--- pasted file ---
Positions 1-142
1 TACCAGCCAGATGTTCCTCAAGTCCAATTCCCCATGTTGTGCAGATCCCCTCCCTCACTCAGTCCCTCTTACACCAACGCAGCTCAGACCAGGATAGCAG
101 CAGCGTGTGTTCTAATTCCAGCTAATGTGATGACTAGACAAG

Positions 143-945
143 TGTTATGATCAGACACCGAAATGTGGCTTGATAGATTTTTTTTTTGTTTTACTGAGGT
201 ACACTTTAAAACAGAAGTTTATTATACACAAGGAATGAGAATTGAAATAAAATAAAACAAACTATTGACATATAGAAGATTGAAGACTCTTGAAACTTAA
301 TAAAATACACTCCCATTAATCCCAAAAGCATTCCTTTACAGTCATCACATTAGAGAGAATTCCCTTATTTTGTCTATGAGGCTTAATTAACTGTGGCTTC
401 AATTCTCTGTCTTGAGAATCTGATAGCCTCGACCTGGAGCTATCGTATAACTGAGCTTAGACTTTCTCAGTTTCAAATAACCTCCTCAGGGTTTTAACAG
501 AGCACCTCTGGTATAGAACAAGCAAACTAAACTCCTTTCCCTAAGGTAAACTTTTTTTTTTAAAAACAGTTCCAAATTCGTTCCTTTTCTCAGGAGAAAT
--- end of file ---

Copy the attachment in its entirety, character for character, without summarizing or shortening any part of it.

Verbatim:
Positions 1-142
1 TACCAGCCAGATGTTCCTCAAGTCCAATTCCCCATGTTGTGCAGATCCCCTCCCTCACTCAGTCCCTCTTACACCAACGCAGCTCAGACCAGGATAGCAG
101 CAGCGTGTGTTCTAATTCCAGCTAATGTGATGACTAGACAAG

Positions 143-945
143 TGTTATGATCAGACACCGAAATGTGGCTTGATAGATTTTTTTTTTGTTTTACTGAGGT
201 ACACTTTAAAACAGAAGTTTATTATACACAAGGAATGAGAATTGAAATAAAATAAAACAAACTATTGACATATAGAAGATTGAAGACTCTTGAAACTTAA
301 TAAAATACACTCCCATTAATCCCAAAAGCATTCCTTTACAGTCATCACATTAGAGAGAATTCCCTTATTTTGTCTATGAGGCTTAATTAACTGTGGCTTC
401 AATTCTCTGTCTTGAGAATCTGATAGCCTCGACCTGGAGCTATCGTATAACTGAGCTTAGACTTTCTCAGTTTCAAATAACCTCCTCAGGGTTTTAACAG
501 AGCACCTCTGGTATAGAACAAGCAAACTAAACTCCTTTCCCTAAGGTAAACTTTTTTTTTTAAAAACAGTTCCAAATTCGTTCCTTTTCTCAGGAGAAAT